Some items that caught our attention last week:
Last week’s Pew Research study of U.S. smartphone use in 2015:
10% of Americans own a smartphone but do not have broadband at home, and 15% own a smartphone but say that they have a limited number of options for going online other than their cell phone. Those with relatively low income and educational attainment levels, younger adults, and non-whites are especially likely to be “smartphone-dependent.”
Over at Copyblogger, a very useful Quick-Start Guide to Measuring Your Content Marketing Efforts:
If an action happens online, it can likely be measured. You need a plan to effectively measure the tasks that impact your business goals.
Here’s Why You Should Be Building Trust, Not Traffic when it comes to your marketing strategy:
When people “like” something, they are only lightly and temporarily bonding with it. But when they share something, it is a bold and intimate act. They are raising their hand in a virtual way and saying, “I believe in this. I stand for this. Pay attention.”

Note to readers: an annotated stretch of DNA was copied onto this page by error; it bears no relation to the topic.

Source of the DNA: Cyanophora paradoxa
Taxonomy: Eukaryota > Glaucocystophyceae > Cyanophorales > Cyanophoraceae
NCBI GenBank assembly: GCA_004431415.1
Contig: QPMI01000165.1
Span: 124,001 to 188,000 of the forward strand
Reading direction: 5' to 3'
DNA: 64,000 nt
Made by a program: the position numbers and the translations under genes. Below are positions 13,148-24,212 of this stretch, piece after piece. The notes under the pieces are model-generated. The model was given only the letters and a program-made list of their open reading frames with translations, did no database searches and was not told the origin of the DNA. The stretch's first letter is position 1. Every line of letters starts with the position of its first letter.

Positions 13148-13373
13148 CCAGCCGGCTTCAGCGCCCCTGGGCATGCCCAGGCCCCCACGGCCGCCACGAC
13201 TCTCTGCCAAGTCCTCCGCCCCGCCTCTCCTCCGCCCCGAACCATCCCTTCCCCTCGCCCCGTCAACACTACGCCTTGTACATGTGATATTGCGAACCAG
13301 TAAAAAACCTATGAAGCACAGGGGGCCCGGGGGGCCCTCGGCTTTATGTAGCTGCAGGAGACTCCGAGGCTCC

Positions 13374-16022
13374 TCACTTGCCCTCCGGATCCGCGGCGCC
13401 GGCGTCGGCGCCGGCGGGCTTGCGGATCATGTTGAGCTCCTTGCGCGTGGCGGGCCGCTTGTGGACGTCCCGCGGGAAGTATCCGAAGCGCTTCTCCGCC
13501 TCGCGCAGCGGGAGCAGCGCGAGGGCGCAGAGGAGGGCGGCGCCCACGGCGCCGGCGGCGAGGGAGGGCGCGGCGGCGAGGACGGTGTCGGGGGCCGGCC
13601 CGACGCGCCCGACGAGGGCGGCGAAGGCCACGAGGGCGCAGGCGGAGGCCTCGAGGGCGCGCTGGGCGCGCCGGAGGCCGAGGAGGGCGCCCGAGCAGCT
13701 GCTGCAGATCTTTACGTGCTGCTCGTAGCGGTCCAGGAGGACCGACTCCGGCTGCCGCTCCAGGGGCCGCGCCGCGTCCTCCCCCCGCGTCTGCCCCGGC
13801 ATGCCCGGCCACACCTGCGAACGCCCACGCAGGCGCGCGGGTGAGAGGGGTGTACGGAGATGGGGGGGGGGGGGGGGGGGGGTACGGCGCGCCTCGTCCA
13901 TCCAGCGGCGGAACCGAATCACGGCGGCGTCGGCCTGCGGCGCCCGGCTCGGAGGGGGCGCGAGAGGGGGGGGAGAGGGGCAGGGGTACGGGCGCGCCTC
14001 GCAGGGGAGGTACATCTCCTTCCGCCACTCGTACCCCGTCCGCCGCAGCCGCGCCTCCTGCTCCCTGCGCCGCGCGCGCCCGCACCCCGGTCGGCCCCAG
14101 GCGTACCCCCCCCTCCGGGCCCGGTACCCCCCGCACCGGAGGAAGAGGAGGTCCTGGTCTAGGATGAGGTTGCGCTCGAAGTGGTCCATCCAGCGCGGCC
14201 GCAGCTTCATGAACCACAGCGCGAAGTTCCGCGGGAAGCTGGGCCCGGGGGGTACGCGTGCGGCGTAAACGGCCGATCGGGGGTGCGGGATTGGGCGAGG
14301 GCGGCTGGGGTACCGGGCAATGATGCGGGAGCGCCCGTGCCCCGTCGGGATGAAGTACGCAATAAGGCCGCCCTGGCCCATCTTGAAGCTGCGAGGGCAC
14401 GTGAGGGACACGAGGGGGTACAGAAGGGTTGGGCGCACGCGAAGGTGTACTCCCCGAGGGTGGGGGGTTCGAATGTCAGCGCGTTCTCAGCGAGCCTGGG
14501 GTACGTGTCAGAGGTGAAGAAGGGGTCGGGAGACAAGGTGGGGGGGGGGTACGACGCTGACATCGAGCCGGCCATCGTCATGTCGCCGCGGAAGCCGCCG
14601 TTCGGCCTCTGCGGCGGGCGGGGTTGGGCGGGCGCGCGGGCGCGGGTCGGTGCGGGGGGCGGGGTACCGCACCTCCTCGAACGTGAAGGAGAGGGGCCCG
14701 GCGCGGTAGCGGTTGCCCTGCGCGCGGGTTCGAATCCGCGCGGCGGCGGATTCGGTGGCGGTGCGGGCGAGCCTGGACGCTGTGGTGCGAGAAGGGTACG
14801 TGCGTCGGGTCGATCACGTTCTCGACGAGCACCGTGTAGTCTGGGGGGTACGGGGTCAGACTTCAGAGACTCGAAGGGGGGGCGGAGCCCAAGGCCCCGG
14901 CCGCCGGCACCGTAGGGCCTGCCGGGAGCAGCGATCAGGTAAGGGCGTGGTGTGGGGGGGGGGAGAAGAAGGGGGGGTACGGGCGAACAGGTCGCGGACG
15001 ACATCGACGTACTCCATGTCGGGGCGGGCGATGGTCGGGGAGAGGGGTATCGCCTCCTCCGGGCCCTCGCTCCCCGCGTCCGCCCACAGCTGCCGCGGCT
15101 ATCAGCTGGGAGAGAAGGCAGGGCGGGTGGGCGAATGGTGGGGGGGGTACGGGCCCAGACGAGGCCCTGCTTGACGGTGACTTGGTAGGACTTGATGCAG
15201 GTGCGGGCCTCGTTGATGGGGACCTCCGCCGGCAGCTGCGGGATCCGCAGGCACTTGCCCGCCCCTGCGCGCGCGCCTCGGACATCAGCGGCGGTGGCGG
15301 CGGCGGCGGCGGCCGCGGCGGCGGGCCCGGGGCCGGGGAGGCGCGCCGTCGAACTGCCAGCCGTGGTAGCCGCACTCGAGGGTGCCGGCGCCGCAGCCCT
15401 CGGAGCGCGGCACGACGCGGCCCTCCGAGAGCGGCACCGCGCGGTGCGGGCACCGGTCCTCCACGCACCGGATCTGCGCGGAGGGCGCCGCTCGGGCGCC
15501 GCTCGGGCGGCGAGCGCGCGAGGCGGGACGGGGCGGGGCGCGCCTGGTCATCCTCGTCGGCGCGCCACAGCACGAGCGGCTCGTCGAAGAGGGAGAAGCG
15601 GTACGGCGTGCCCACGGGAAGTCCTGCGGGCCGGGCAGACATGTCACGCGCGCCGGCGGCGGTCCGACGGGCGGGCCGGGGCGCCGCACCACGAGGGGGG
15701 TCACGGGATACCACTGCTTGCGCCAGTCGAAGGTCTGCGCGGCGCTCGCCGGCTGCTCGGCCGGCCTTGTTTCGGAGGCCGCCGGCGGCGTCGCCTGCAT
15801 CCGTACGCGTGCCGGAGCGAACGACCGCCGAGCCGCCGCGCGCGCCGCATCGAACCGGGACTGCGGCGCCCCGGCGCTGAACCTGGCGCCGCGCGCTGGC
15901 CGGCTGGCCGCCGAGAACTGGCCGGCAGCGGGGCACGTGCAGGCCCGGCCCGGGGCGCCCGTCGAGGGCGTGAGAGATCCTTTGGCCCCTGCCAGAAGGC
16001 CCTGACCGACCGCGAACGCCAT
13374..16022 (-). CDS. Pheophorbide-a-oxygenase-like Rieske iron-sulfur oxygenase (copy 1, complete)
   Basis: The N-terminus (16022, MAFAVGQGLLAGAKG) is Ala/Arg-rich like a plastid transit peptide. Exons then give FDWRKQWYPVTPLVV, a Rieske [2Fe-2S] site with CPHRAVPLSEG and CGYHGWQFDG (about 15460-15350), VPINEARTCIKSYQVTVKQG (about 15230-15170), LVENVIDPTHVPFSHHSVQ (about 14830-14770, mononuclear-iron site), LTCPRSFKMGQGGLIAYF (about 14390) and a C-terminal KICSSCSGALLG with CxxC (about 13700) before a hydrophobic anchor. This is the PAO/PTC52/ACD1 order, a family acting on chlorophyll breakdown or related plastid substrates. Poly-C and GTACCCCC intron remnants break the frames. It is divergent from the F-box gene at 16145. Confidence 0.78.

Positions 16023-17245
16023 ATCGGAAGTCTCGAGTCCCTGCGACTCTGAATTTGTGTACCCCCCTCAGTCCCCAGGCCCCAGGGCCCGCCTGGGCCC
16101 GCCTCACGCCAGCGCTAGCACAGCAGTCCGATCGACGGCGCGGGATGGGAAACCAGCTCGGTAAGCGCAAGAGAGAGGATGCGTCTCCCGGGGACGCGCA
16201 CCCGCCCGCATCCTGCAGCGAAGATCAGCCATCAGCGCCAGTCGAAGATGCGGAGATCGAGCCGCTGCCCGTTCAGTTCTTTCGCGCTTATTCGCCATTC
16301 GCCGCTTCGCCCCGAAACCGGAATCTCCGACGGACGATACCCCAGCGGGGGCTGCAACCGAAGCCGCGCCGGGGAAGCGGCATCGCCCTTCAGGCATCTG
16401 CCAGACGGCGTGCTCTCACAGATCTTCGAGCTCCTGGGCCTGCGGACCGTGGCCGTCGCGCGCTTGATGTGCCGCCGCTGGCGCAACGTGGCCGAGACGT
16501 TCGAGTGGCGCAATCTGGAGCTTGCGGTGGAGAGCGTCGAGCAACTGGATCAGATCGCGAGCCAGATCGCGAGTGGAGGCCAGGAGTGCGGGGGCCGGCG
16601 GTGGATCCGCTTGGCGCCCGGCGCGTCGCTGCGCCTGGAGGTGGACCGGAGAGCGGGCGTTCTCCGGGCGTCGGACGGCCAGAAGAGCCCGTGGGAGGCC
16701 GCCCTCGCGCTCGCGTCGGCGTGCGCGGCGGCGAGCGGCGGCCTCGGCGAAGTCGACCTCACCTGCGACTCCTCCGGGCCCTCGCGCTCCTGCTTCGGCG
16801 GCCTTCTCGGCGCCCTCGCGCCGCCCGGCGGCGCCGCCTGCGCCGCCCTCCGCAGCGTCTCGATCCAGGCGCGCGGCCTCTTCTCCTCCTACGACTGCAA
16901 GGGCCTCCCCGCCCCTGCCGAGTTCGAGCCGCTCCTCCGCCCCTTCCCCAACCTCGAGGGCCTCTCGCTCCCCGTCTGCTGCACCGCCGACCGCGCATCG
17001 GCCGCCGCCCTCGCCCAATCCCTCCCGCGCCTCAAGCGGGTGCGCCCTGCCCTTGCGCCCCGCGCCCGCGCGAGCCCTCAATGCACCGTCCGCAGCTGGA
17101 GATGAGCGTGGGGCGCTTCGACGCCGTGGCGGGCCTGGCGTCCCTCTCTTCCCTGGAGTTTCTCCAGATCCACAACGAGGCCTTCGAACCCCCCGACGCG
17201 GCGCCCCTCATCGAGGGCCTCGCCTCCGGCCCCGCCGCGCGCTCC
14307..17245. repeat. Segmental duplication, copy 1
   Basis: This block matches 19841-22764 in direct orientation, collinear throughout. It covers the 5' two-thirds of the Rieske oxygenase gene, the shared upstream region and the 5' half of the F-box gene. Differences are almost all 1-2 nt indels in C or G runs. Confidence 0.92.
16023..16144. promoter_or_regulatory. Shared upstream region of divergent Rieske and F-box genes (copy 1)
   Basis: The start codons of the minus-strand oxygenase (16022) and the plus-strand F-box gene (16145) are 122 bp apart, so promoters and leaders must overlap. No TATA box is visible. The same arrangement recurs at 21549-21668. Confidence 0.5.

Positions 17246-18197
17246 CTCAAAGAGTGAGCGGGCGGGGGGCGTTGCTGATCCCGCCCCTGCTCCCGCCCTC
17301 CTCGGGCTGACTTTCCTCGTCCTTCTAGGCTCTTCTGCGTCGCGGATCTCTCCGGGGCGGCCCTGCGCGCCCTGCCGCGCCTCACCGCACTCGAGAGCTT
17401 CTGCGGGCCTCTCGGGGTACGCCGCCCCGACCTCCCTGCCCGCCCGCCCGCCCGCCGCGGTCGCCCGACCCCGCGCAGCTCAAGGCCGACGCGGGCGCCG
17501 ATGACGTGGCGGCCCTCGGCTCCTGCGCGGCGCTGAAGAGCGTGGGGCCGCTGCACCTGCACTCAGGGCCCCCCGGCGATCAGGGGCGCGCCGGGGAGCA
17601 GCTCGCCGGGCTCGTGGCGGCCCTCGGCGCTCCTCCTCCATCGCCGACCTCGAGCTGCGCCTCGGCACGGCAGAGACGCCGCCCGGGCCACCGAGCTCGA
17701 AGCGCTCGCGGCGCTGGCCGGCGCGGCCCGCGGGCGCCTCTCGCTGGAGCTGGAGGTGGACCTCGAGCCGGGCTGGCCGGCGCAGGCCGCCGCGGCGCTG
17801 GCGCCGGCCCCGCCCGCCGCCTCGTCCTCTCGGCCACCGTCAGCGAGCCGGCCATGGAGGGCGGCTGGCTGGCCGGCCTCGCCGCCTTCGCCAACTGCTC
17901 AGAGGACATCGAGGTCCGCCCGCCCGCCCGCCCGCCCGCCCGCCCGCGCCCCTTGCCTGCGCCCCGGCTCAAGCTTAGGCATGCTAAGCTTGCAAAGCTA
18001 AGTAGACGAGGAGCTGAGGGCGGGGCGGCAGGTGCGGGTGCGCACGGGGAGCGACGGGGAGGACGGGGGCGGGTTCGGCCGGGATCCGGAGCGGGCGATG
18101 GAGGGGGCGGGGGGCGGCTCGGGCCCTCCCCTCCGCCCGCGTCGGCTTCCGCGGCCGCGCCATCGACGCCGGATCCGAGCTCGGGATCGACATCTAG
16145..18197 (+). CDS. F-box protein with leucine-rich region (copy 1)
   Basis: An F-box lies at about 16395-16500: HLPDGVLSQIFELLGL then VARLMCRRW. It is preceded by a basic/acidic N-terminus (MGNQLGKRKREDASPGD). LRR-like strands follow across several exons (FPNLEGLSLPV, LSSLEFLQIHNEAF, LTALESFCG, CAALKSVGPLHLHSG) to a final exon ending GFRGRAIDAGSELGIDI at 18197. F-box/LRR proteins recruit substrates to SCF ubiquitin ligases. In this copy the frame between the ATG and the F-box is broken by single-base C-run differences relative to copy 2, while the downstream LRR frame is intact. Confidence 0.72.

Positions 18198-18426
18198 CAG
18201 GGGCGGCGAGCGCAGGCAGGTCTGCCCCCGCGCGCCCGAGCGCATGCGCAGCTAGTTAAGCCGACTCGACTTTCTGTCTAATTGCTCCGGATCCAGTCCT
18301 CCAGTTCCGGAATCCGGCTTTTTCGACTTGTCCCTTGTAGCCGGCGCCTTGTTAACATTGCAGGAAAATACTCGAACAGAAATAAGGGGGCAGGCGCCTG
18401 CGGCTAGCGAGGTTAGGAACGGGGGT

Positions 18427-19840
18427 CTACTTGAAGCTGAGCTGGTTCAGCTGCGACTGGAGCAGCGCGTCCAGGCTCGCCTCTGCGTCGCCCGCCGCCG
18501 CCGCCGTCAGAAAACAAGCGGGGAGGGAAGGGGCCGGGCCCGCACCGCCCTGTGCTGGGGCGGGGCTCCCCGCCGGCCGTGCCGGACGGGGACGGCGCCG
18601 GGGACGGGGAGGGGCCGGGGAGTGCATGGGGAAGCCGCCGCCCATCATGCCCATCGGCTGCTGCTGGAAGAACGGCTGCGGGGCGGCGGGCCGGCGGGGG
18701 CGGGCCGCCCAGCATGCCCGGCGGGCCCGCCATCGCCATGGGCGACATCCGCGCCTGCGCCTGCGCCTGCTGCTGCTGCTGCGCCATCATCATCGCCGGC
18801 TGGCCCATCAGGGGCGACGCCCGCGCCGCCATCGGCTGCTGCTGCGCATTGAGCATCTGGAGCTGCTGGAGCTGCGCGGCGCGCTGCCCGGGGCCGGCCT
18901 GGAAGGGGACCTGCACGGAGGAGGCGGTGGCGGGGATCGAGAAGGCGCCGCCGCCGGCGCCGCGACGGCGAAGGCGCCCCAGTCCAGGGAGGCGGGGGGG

Great tips here for digital marketers & writers: A complete guide on how to use Medium to raise your marketing efforts:
How well does content do on Medium? Or, does it do well enough to publish your stuff there? The answer will likely depend on what you’re able to get on your personal blog. Mike Essex tested the results for his writing on Medium and found that publishing there was well worth his time.
Spending $50 on Facebook ads and not getting any sales doesn’t mean the channel doesn’t work and you should give up on it. It may just take more money to find the right audience that will respond best or changing the ad design and copy to something that speaks to your audience better. It really does take some time and patience to figure each channel out.
On Marketplace, Malcolm Gladwell, Forrester Research’s James McQuivey, and our own Pete McCarthy respond to rumors surrounding the latest in the HarperCollins and Amazon deal:
A snapshot of some aspects of the industry context in which these talks are occurring, beyond the obvious focus of terms of sale and co-op advertising. “In the past, publishers were business-to-business companies at the end of the day. They didn’t know who the end reader really was,” McCarthy says. Both McCarthy and McQuivey point to Harpercollins as one of the major houses trying to change this B2B focus. McQuivey also speaks to the brand and financial hits Amazon took during its protracted negotiations with Hachette.